Manuscripts

Oxford University have developed a wonderful First World War poetry resource, making available online manuscripts of all the major, and some minor War Poets, including some 1,200 digitised pages of Gurney manuscript material: correspondence, poetry and notebooks, as well as photographs of Gurney’s annotated copies of the two poetry collections published during his lifetime, Severn & Somme and War’s Embers. You can click HERE to go this website.

To compliment this in some small way, we have made available some sample pages of Gurney’s music manuscripts on this site. These have been made available by kind permission of the Trustees of the Gurney Estate.

To zoom in and see more detail in these manuscripts just click on the image to take you to another page.

Sleep

The opening of Sleep, one of Gurney’s Five Elizabethan Songs – the ‘Elizas’, composed in December 1913-January 1914.

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This manuscript, its image and content, is © the Ivor Gurney Estate.
To reproduce this image or use this material in any way, please apply to the Trustees.


Lights Out

The first page of one of the manuscripts of Lights Out, a setting of a poem by Edward Thomas composed in March 1919

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This manuscript, its image and content, is © the Ivor Gurney Estate.
To reproduce this image or use this material in any way, please apply to the Trustees.


Coronation

The opening of the piano score of the earliest extant orchestral work, the Coronation
March
, composed in December 1910 and going on to be scored in January 1911.

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This manuscript, its image and content, is © the Ivor Gurney Estate.
To reproduce this image or use this material in any way, please apply to the Trustees.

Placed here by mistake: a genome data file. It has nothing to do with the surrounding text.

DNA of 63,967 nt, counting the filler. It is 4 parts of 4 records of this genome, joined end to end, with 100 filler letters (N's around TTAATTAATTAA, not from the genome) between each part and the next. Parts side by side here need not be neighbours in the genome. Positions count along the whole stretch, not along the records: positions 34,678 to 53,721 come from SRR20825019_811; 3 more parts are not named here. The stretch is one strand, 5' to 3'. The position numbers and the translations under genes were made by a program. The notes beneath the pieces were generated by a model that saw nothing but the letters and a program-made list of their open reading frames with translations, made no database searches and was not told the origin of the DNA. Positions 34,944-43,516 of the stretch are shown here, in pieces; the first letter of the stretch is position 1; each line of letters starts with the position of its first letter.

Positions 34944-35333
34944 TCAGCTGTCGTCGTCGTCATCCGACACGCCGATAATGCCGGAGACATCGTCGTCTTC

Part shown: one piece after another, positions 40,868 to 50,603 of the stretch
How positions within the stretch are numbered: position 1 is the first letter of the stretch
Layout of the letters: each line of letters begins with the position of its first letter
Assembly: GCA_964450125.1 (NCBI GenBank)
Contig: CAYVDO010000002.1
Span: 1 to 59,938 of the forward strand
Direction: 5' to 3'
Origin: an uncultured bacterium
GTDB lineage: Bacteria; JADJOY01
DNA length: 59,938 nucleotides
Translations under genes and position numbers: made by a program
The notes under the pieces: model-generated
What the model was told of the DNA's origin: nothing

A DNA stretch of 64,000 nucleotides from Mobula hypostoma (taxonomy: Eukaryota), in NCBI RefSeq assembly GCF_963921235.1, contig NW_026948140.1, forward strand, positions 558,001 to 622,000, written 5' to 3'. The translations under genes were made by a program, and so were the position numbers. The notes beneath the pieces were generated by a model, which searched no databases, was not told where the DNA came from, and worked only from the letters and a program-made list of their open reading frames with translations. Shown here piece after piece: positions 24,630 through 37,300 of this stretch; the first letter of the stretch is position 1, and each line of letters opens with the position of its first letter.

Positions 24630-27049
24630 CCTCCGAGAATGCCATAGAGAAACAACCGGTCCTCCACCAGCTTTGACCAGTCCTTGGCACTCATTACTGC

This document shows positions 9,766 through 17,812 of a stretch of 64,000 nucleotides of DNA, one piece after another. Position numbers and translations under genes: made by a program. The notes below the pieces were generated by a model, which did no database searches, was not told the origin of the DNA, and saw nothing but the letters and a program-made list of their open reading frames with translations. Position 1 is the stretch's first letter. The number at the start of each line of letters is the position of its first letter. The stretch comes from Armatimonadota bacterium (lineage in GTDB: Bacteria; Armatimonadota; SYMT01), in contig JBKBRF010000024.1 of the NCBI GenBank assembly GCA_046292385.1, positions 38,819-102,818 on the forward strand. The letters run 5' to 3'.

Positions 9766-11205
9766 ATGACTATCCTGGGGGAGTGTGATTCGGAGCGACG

A Gloucestershire Rhapsody

This page from Gurney’s A Gloucestershire Rhapsody, composed between 1919 and 1921, heralds the beginning of the work’s conclusion, bringing back the main theme from the opening – a wonderfully judged transition.

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This manuscript, its image and content, is © the Ivor Gurney Estate.
To reproduce this image or use this material in any way, please apply to the Trustees.


By a Bierside

The first page of Herbert Howells’s orchestration of Gurney’s setting of John Masefield By a Bierside, in Howells’s hand. Composed whilst serving in the trenches in 1916, Gurney sent this song back to Marion Scott who in turn showed it to Howells, who then took it to Stanford. Stanford charged Howells with the orchestration of this and another song written at this time, In Flanders, for performance at a concert at the Royal College of Music in March 1917.

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This manuscript, its image and content, is © the Ivor Gurney Estate.
To reproduce this image or use this material in any way, please apply to the Trustees.


For G

This setting of Wilfrid Gibson’s For G, known by its first line, ‘All night under the moon’,
was written in January 1918.

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This manuscript, its image and content, is © the Ivor Gurney Estate.
To reproduce this image or use this material in any way, please apply to the Trustees.